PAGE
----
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Female Genital Mutilation (FGM) – an Overview for Family Physicians from a Medical Anthropological Perspective

DOI: 10.3238/zfa.2021.0010-0017

german translation / full article

Elena Jirovsy-Platter

Keywords: Europe cutting family medicine female genital mutilation (FGM)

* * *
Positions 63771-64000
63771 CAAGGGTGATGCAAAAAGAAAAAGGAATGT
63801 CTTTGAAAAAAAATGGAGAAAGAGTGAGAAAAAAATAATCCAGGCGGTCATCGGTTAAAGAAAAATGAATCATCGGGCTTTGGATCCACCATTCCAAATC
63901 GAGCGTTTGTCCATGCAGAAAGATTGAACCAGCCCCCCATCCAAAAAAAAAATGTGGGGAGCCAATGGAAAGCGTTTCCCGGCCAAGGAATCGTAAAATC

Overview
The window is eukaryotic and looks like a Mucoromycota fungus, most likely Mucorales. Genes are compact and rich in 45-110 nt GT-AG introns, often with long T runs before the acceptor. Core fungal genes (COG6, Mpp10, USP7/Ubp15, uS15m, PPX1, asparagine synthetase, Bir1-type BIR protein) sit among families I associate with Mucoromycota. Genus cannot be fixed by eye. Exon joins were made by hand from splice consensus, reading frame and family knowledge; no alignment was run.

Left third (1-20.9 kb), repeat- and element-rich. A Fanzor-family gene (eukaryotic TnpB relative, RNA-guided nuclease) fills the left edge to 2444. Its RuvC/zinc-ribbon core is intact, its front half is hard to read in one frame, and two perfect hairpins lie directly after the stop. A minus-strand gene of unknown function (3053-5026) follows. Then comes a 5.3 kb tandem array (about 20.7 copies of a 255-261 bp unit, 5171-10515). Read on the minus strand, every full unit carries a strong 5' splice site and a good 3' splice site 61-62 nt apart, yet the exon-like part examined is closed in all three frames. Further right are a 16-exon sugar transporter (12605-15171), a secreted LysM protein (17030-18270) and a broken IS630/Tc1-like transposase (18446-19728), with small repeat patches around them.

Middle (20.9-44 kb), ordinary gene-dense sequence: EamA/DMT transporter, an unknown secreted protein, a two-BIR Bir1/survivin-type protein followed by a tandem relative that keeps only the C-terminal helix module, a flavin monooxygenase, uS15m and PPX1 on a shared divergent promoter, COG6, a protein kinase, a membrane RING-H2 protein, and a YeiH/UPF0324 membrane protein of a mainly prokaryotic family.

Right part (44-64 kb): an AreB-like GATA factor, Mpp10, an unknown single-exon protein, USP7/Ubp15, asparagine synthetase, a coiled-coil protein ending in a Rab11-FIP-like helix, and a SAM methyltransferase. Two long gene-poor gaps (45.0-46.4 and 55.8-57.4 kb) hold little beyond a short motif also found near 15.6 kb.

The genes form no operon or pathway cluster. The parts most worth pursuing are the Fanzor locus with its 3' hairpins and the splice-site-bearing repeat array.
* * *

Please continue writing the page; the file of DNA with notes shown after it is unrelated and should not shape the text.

BackgroundFemale genital mutilation (FGM) is a human rights violation with severe health consequences. Due to migration, around 500.000 women and girls with FGM live in Europe.Search MethodsPragmatic search (no language limit) for the terms “female genital AND mutilation OR cutting OR circumcision NOT male circumcision AND “last 10 years“[PDat] AND health care) AND “last 10 years“[PDat] AND family practice” in PubMed and Web of Science – Social Science Citation Index. Main MessagesMany families continue the practice, as they believe that FGM has both social and reproductive advantages and that they therefore submit girls to something desirable. In Germany and Austria FGM is prohibited by law. Health care professionals are obliged to report cases of FGM to the authorities and are important actors in the prevention of FGM for girls in Europe.ConclusionsA gender and culture sensitive health care, as well as prevention measures by health care professionals are important. Appropriate knowledge about health care for women and girls with FGM enables the provision of equal and equitable care and eases the fate of women and girls with FGM. Furthermore, it supports the prevention of FGM in endangered girls.Keywordsfemale genital mutilation (FGM); cutting; Europe; family medicine


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